MU School of Nursing programs help nursing homes respond to COVID-19
As the coronavirus pandemic continues to put a strain on health care systems, nursing homes have become overburdened with the challenge of keeping both patients and staff safe and healthy. Older residents in long-term care facilities are especially vulnerable to the effects of a respiratory illness like COVID-19, and nursing homes are not appropriately designed nor staffed to handle large numbers of infectious residents.
In response, two MU Sinclair School of Nursing support teams—the Quality Improvement Program for Missouri and the Missouri Quality Initiative—are working with the Missouri Department of Health and Senior Services to provide assistance to more than 500 nursing homes across the state.
"The main goal of our response efforts is to make sure nursing home residents are staying as safe as possible during this very traumatic and challenging experience," said Lori Popejoy, associate professor in the MU Sinclair School of Nursing. "At the beginning of the pandemic, access to personal protective equipment (PPE) was a big concern for nursing home staff. We were able to collaborate with various community organizations to distribute more than 3,000 face shields to nursing homes throughout the state."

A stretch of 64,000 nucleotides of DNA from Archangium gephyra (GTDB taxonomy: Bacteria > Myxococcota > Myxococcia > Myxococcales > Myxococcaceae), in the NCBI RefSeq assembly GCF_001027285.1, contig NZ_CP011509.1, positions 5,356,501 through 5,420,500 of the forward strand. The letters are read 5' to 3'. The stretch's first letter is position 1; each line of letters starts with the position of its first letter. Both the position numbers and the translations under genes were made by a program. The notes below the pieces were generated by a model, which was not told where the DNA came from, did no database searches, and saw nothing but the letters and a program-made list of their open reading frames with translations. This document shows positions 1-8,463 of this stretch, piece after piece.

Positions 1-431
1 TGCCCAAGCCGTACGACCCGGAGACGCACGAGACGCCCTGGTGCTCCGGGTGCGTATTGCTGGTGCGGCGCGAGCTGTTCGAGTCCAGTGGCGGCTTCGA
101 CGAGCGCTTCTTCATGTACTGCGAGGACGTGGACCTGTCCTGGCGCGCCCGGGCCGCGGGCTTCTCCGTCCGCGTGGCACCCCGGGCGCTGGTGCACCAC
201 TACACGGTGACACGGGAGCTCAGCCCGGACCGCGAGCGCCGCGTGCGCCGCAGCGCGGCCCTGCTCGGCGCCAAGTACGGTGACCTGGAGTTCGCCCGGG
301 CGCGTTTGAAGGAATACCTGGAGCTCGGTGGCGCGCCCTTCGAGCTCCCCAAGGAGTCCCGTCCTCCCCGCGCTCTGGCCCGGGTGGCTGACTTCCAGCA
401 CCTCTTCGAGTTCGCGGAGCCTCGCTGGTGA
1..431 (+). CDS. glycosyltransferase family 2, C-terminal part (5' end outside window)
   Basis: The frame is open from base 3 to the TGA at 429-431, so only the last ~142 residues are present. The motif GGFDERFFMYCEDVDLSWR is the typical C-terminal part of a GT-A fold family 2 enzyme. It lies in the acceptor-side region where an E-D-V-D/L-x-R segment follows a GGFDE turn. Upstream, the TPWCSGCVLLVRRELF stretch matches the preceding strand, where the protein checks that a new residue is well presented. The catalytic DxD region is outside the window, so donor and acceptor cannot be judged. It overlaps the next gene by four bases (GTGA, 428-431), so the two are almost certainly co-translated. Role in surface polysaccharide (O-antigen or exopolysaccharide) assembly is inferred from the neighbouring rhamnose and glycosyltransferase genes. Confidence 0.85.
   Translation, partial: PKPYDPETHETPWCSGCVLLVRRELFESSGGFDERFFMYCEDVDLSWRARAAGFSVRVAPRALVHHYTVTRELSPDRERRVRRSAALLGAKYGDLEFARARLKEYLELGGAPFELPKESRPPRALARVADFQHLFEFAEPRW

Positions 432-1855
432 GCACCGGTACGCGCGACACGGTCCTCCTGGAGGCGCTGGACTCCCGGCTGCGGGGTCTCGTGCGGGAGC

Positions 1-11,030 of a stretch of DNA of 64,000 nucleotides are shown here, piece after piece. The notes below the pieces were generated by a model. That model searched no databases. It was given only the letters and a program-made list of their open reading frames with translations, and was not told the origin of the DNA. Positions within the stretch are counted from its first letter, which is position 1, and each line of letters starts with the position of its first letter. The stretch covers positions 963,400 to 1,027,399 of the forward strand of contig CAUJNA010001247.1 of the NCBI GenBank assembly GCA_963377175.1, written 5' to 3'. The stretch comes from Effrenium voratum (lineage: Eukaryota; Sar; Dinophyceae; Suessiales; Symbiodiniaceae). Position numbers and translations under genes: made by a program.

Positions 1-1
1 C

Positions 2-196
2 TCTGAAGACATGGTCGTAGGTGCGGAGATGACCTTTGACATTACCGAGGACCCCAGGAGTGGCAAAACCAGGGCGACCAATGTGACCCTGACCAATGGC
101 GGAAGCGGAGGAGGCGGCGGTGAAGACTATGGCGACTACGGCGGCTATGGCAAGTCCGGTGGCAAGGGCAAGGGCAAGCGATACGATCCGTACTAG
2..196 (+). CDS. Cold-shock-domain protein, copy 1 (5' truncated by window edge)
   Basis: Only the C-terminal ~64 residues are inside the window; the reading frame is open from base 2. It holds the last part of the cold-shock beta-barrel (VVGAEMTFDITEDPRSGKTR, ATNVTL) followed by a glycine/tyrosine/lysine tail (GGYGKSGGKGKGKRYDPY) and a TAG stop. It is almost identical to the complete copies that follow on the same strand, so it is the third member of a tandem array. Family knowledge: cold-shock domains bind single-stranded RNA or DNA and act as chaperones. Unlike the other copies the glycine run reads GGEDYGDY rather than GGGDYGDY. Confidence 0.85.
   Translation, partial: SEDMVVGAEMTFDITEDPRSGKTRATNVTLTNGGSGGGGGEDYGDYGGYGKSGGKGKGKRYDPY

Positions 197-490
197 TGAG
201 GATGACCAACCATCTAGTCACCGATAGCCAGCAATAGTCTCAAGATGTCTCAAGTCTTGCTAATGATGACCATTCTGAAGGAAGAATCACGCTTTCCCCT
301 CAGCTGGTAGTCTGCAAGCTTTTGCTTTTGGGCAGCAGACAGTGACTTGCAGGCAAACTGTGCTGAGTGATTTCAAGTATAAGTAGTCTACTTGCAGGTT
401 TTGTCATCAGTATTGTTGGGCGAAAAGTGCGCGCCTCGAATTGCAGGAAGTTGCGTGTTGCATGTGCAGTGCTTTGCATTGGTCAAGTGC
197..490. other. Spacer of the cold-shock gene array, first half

In addition to securing and distributing PPE, other efforts include offering recommendations, guidance and support to nursing home staff and administrators as they navigate and implement the ever-changing COVID-19 infection control practices. As the Centers for Disease Control and Prevention and Missouri Department of Health and Senior Services continue to update their recommendations for mitigating the spread of COVID-19, the support teams are synthesizing, summarizing and organizing this information to help nursing homes establish and modify protocols for isolating sick patients, use PPE properly and notify the family members of infected patients.
"Now that the nursing homes are isolating residents in individual rooms, the residents are no longer dining in groups, attending group activities or inviting outside visitors into the facilities," said Amy Vogelsmeier, associate professor in the MU Sinclair School of Nursing. "In order to continue providing support to these individuals, nursing homes have adopted creative practices, such as video chatting with family members so residents can see their loved ones, or assigning staff members to check in daily with residents who may be struggling to cope with the effects of social isolation."
Given the shortage of nurses in Missouri, the pandemic has highlighted the importance of advanced practice registered nurses, who play a key role in identifying and managing illness in nursing homes to prevent avoidable hospitalizations.
"This is a time where the public is really becoming aware of the value registered nurses bring to the health care industry," Popejoy said. "It has been inspiring to see the impact they have had to mitigate the effects of this public health crisis."